Gauri was everything that the Sangh loves to hate – a fearless and opinionated single woman, an extremely important voice against Hindutva and someone who wrote extensively against caste.
Sometime in the first week of August this year, an extremely perturbed Gauri Lankesh messaged me on WhatsApp. Earlier in the day, a student rally attended by Kanhaiya Kumar had been attacked by right-wing goons. We had a brief conversation, she told me to be careful when I travelled and signed off the conversation inviting me to her home in Bangalore.
A month later, she was shot dead outside her home. Journalists, academics, common citizens and students gathered outside the Press Club of India in Delhi the next day to protest this murder. I was called out to speak. Unable to gather my thoughts in shock and rage, I did not know what to say. I just took out my phone, and read out this month-old message.
“I will not be able to bear it, if anything happens to any of you,” she had told me. As I read this out, Gauri was already dead, I was still alive. How was I supposed to bear this loss now – a friend so brutally snatched away from us? The only thing I knew was that her murderers are not going to achieve their objective of silencing us through this cowardly act. It had the opposite effect as thousands of people flocked to the streets in different parts of the country in protest with #IAmGauri slogans.
But who exactly was Gauri? I had gotten to know her only in the last six months before her assassination. The first time I met her was at a student protest, which she had also joined. She called me up to a side, introduced herself to me and in the same breath stated that I was one of her ‘adopted ideological sons’. Subsequently every time we met, she would bring gifts as a mother might do for her child, and remain in regular touch in the intervening period.
It was only after her assassination that I became aware of the fact that she had been receiving threats for her work and words. On all those occasions, while she called me up to enquire about my safety, she never mentioned the threats to her.
Gauri was everything that the Sangh loves to hate – a fearless and opinionated single woman, an extremely important voice against Hindutva and someone who wrote extensively against caste. At a time when several journalists have aligned themselves closely with power, she kept the true meaning of journalism alive by speaking truth to power.
Gauri did not take the threats seriously. Even on the occasions when she called me up asking after my safety, her concern never entailed asking me to leave or even dilute what I was doing.
She was a mother to most of us in the Brechtian sense – Mother Courage – one who epitomised strength and fearlessness. Our age difference never mattered as we could speak to each other regarding everything from politics to different social movements and even relationships. Later, as obituaries started pouring in, I found that this was how Gauri was with most people she became acquainted with.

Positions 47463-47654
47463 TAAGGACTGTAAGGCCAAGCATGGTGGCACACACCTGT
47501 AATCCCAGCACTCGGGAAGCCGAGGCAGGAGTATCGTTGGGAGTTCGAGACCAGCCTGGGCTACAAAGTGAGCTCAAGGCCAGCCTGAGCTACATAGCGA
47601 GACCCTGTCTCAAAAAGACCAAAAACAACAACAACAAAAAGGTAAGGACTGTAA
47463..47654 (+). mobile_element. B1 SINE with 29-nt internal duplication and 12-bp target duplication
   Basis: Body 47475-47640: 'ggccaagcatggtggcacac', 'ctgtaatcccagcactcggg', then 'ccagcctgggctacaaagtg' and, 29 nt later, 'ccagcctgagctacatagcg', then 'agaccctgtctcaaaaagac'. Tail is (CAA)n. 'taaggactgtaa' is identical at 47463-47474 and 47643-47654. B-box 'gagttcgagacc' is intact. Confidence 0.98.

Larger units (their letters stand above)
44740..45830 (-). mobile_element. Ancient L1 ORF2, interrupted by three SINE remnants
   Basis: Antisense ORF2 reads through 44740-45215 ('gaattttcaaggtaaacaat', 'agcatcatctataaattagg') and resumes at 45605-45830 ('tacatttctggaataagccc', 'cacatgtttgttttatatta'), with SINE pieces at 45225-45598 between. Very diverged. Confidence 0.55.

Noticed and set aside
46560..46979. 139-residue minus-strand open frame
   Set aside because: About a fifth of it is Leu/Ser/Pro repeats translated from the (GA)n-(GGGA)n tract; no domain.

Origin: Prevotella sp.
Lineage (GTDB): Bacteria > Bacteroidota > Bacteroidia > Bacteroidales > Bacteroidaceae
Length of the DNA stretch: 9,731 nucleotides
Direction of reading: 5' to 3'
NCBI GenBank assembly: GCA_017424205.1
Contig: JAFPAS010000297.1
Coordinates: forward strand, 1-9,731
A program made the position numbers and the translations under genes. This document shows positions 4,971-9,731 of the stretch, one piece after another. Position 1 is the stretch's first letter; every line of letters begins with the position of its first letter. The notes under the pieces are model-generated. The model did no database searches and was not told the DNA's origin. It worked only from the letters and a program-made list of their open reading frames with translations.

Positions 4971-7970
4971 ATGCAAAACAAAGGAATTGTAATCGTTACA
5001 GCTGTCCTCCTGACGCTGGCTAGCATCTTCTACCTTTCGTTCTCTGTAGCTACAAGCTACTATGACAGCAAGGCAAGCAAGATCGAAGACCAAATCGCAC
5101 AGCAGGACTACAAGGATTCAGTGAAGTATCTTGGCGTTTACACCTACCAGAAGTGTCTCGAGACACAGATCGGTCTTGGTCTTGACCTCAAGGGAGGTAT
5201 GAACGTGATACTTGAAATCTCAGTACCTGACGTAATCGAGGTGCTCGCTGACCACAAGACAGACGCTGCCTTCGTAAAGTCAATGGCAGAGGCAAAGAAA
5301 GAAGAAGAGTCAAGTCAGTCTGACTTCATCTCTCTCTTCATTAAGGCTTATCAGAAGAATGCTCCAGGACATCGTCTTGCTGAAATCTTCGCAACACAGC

Several people have already written extensively about the manner in which she served as a bridge between various democratic struggles in Karnataka. The inability of similar forces in Delhi to do the same, and especially the growing rift between Left forces and Ambedkarite forces in JNU, troubled her greatly. She spoke to me about it on more than one occasion and described it as extremely frustrating and unfortunate.
I told her that this unity will take a long time to materialise, given that there was a legacy of mistrust on each side. She, on the other hand, saw the extreme urgency of an alliance to counter the RSS, a common cause which would alleviate the historical mistrust on either side. The bullets pumped into her, apart from other things, were also intended to eliminate someone who had the potential to build bridges between different movements, specifically the anti-caste and the Left movements. With Gauri no longer there amongst us, I leave it to the two sides to determine if they see any worth in her words.
The stench of death is all around us – of farmers committing suicide in the forests and the fields, Muslims and Dalits lynched by murderous mobs, students ending their lives in the universities or children choking to death in ill-equipped hospitals. Add to that a lot of blood on the streets – of dissidents, their voices abruptly silenced.
Gauri had a distinctive voice. At times, I can still hear it echo in my ears. I still hope that my phone will ring and I get to hear that laughter. I know that it won’t happen anymore. But the real tribute to her legacy would be to keep that laughter alive, to keep life itself alive. Let’s not forget how Gauri died, but let us also continue to remember how she lived.
Excerpted with permission from The Way I See It: A Gauri Lankesh Reader edited by Chandan Gowda and published by Navayana and DC Books.